Multisite Replicated Evaluations of Plant Performance and Fertility
Plants were trialed in three simultaneous field experiments conducted at Quincy (northwestern Florida, lat. 30.5° N, long. 84.6° W, AHS heat zone 9, USDA hardiness zone 8b), at Citra (north–central Florida, lat. 29.4° N, long. 82.2° W, AHS heat zone 10, USDA hardiness zone 9a), and at Ft. Pierce (southeast Florida, lat. 27.4° N, long. 80.4° W, AHS heat zone 9 to 10, USDA hardiness zone 10a) (American Horticultural Society, 1998; U.S. Department of Agriculture, 2011). The experimental design was a randomized complete block with three blocks. Each plot consisted of three plants for each cultivar spaced 50 cm apart. At each experimental site, wild R. simplex (diploid) and ‘Purple Showers’ (tetraploid) were included as purple-flowered comparison lines. Because of field space limitations, ‘Snow White’ (tetraploid) was included as a white-flowered comparison line only in the two northern sites.
Details on plant propagation and installation at each site have been described elsewhere (Freyre et al., 2012). Briefly, 27 cuttings for each plant were clonally propagated, rooted in 2 weeks, and then transplanted into 10-cm Ellepots (Blackmore Co. Inc., Belleville, MI). They were moved to an open-sided greenhouse for hardening for 4 weeks, during which they were fertilized with 150 ppm nitrogen with Peters liquid fertilizer at each irrigation (20N–4.4P–166K; EverrisTM, Charleston, SC). When plants were 5 weeks old, they were distributed to each site and then transplanted to ground beds in full sun within 1 week. At each site, rows were formed and covered with black woven nursery groundcover (L & M Supply Co., Willacoochee, GA). Transplanting was completed between 6 and 10 May 2011. Within 3 d after transplanting, each plant was top-dressed with ≈9 g of the controlled-release fertilizer Osmocote® (15N–39.6P–99.6K, 12–14 months, Southern formulation; EverrisTM). Irrigation was through drip tape under the rowcovers in the two northern sites and on top of the covers at the southeastern site. Irrigation was supplied as needed at each site depending on the soil type and weather conditions. In the north–central site, it was possible to use additional liquid fertilizer, which was applied after soil test results performed every 8 weeks (Mehlich-III/H2O extraction; QAL, Panama City, FL).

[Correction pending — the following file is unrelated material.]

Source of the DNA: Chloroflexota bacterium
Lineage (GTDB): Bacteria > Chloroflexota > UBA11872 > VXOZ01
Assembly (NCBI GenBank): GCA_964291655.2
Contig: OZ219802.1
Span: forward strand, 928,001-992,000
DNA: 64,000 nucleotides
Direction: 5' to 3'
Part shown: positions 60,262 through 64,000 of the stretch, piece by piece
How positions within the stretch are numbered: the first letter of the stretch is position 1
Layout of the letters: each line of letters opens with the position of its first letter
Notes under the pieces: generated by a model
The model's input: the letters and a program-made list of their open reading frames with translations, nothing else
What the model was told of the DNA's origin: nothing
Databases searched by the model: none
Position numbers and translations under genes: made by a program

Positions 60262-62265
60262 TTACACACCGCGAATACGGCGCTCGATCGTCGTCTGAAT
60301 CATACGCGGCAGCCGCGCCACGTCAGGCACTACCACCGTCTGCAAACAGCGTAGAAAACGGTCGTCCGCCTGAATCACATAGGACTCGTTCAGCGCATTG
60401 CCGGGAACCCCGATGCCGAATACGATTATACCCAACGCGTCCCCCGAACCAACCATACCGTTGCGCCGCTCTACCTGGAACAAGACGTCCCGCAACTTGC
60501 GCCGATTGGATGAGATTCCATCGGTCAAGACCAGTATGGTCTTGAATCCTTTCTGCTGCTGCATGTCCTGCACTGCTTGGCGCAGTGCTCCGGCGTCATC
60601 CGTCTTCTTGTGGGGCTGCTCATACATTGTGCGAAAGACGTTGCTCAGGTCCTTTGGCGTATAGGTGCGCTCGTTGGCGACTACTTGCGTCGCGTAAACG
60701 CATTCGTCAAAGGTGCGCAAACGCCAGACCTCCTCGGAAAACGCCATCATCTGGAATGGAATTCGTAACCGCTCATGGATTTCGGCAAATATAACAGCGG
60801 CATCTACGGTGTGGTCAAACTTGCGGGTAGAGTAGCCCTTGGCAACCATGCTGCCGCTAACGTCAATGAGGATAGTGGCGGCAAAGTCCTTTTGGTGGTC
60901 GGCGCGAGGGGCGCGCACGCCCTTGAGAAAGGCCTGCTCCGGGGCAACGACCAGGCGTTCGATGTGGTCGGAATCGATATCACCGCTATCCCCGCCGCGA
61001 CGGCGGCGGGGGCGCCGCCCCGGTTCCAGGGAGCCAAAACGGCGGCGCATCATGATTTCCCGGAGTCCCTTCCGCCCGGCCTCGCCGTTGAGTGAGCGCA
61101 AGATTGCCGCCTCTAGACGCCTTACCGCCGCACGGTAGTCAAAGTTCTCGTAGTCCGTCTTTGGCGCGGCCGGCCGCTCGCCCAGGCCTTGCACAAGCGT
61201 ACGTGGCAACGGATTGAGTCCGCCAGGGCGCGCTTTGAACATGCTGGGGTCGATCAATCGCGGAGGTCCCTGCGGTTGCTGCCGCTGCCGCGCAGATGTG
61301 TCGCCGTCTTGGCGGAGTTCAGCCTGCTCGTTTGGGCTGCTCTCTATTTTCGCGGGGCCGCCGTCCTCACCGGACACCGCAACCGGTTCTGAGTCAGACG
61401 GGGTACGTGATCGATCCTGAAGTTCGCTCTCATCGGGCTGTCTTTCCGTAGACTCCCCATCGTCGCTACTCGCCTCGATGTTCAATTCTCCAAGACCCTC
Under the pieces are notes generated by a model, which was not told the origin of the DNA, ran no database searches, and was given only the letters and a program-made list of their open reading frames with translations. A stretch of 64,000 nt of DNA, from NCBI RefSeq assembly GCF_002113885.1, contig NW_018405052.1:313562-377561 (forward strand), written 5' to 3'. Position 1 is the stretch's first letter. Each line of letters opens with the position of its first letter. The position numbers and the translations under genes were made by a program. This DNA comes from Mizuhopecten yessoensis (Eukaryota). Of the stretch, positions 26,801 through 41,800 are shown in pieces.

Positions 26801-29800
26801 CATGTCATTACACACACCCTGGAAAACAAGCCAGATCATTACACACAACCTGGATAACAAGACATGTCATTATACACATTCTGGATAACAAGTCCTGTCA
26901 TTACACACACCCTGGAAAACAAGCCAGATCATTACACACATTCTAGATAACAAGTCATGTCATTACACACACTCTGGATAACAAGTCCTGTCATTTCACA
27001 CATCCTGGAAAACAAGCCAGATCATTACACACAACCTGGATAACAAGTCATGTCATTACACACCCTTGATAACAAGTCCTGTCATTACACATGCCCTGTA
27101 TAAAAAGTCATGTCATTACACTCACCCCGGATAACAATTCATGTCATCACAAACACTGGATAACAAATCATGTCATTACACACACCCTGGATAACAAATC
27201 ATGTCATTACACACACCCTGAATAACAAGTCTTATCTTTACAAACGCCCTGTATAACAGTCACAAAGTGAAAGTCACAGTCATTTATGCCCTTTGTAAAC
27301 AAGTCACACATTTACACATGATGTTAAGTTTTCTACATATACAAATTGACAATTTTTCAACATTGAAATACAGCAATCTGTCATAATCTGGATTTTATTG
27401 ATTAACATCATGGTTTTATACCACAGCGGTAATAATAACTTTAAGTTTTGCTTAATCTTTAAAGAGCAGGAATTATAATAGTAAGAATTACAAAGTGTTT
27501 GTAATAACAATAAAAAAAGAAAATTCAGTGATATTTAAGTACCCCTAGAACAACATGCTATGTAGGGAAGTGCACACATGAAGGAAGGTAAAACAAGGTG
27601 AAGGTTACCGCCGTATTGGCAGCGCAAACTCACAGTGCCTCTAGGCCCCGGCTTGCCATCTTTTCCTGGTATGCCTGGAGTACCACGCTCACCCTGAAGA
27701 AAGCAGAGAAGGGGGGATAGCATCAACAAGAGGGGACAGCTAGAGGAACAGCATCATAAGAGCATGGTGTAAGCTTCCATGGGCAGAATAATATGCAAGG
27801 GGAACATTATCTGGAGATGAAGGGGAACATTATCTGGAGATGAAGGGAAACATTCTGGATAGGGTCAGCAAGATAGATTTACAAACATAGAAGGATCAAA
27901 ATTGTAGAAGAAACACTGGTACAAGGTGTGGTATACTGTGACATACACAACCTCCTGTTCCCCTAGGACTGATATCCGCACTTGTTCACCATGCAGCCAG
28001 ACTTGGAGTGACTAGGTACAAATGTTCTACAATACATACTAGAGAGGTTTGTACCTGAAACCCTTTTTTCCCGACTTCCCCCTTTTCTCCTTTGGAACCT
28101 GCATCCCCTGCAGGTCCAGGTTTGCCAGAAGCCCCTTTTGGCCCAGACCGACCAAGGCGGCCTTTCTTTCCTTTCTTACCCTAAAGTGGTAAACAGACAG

Each plant was evaluated every 4 weeks, from Week 0 to 24, for landscape performance with a scale from 1 to 5 where 1 = very poor quality, not acceptable, severe leaf necrosis or chlorosis, poor form; 2 = poor quality, not acceptable, large areas of necrosis or chlorosis, poor form; 3 = acceptable quality, somewhat desirable form and color; 4 = very good quality, very acceptable and desirable color and form; 5 = excellent quality, perfect condition, premium color and form. Flowering was rated on a 1 to 5 scale where 1 = no flowers or buds; 2 = buds but no open flowers; 3 = one to 10 open flowers; 4 = 11 to 20 open flowers; 5 = more than 20 open flowers. Fruiting was rated on a 1 to 5 scale where 1 = more than 50 fruits; 2 = 21 to 50 fruits; 3 = 11 to 20 fruits; 4 = one to 10 fruits; 5 = no fruits. At peak flowering on Week 16, the flower corolla diameter and the plant height and average width (average of widths taken north–south and east–west) were measured for each plant at each site. Plants that were leaning were propped up to get a full height measurement. Data were analyzed using SAS PROC GLM with mean separation using Duncan’s multiple range test at P = 0.005 (SAS Institute, 2004).